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The Super-Stealthy 111th Congress

Jonathan Chait is gobsmacked at the news that three-fifths of Democrats apparently think the 111th Congress hasn’t produced much:

This is just nuts. This is, objectively, a very productive Congress. Now, right-wingers think it’s been productive at dystopian, freedom-destroying confiscations of wealth that remind them of an Ayn Rand novel. But clearly Congress is doing a lot. The fact that Democrats think Congress has accomplished little is evidence of some kind of chronic depressive tendency.

I’d say a couple of things, beyond noting that Chait is of course correct that it’s been an unusually productive Congress. One is that if there’s any “chronic depressive tendency” going on, the place to look is at opinion leaders, not the rank-and-file; the latter are almost certainly just telling pollsters what they’ve been hearing from whoever it is they listen to, whether that’s Maddow and Olbermann, or the nonpartisan media, or Barack Obama and other Democratic pols.

The second is that, as usual, I’d look more to the incentives everyone has to try to explain this. So: for most Democratic activists, it has made sense to focus on pushing Congress to do the things right at the edge of what was plausible to do, or perhaps a bit beyond that. After all, if liberals didn’t push Congress to pass a public option, and immigration reform, and climate/energy, and DADT repeal -- and the ACA and the other things that Congress did pass -- then Congress wasn’t going to do those things. The result is that much of what they advocate for doesn’t happen (advocates who only try to get the easy things passed aren’t doing their causes much good, right?). 

Moreover, it makes a lot of sense for liberals to focus on GOP obstruction and Senate reform, which means again emphasizing what didn’t happen. You’re not going to get pressure on Democratic Senators to change Senate rules if most liberal constituencies are happy with what’s passed, rather than frustrated by what didn’t pass. One other thing...ask a liberal, and she’s going to tell you that George W. Bush got whatever he wanted from Congress. That wasn’t true, but it’s certainly possible that liberals significantly overestimated how productive the Bush-era Congresses were. And the question at hand here is how much this Congress passed compared to other Congresses.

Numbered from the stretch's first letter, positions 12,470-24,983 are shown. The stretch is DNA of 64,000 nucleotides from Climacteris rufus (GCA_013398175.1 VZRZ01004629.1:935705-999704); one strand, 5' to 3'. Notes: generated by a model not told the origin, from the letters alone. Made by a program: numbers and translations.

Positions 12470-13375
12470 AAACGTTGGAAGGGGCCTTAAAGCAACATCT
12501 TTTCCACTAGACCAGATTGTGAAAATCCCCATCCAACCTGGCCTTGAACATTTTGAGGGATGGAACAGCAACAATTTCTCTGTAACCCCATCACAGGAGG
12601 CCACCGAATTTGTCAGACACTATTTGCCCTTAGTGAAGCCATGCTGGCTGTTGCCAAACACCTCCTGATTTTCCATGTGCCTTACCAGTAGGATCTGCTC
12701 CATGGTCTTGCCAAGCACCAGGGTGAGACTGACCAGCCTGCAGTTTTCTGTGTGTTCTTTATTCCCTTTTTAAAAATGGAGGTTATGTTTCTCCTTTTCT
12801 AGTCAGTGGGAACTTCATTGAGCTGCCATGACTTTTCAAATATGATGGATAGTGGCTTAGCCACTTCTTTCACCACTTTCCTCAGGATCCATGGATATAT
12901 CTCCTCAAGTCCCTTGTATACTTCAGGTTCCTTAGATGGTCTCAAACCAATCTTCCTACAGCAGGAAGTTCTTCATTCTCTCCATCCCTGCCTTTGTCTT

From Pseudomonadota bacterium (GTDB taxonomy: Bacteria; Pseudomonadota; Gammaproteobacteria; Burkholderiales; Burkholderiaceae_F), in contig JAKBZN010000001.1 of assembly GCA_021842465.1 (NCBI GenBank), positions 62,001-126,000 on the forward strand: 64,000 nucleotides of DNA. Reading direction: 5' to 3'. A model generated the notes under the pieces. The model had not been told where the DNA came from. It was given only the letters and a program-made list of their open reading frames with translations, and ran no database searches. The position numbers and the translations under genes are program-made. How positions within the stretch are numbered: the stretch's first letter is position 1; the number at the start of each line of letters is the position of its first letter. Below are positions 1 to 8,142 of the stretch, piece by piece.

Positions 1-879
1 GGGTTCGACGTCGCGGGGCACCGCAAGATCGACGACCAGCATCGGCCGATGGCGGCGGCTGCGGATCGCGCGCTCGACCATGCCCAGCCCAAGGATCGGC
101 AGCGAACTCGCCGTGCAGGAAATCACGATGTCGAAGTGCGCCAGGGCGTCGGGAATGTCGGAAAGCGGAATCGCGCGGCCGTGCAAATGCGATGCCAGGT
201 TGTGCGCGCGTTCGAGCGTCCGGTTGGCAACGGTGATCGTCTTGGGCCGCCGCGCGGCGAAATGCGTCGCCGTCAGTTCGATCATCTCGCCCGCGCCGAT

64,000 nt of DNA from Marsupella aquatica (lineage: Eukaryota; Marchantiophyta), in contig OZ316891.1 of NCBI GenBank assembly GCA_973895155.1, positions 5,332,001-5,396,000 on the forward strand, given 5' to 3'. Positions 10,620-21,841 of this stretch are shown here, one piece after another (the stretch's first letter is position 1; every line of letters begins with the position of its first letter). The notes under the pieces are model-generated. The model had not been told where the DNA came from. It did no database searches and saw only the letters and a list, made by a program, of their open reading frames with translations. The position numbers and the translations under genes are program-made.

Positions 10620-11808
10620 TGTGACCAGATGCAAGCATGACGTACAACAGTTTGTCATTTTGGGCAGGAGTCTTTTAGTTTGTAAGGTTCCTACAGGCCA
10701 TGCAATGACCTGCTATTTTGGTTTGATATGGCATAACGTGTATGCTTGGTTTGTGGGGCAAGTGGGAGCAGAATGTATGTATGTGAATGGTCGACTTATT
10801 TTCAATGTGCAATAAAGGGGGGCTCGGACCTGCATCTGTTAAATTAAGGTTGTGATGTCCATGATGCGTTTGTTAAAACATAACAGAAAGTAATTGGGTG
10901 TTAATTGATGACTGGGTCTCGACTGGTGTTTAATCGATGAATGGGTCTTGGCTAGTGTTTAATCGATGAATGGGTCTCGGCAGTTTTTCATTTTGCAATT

What about the incentives for the president? Here, I think things are more mixed. Obama should want Democrats to believe he (and the Congress) have been successful. But he also wants to keep people motivated, and that requires having an agenda that will pass only with successful future elections, and you can only have an agenda if you emphasize the things that haven’t passed. Obama also has an incentive to emphasize GOP obstruction, because it means that bad stuff might be their fault, not his. Besides, I would expect even partisan Dems to discount claims of historic effectiveness coming from the WH or Congressional leadership. Still, I think one could certainly blame the White House for not getting the word out.

That leaves the press corps. Why have they missed the story that this has been a historically productive Congress? I can think of a few reasons. One is that the fact of the upcoming lame duck session has meant that no one is writing “how was the 111th Congress” pieces, and so they aren’t noticing. Another is that they, too, are listening to Democrats complain about obstruction instead of bragging about all they’ve done, and so they aren’t being prompted to think of this as a productive Congress. Yet another reason is the Democratic strategy of bundling lots of bills together (especially in the stimulus, the ACA, and the banking bill), meaning that raw statistics of bills passed, or even a sense of how frequent signing ceremonies have been, would tend to undervalue what they’ve done.

Mostly, though, for the regular press coverage, it’s probably just because many reporters have no sense of history at all, and don’t feel the need to consult experts with a good grasp of history, and don’t feel the need to set anything in the context of history.

(See also Greg Sargent, who flagged the numbers, and has his own perfectly plausible speculation about it).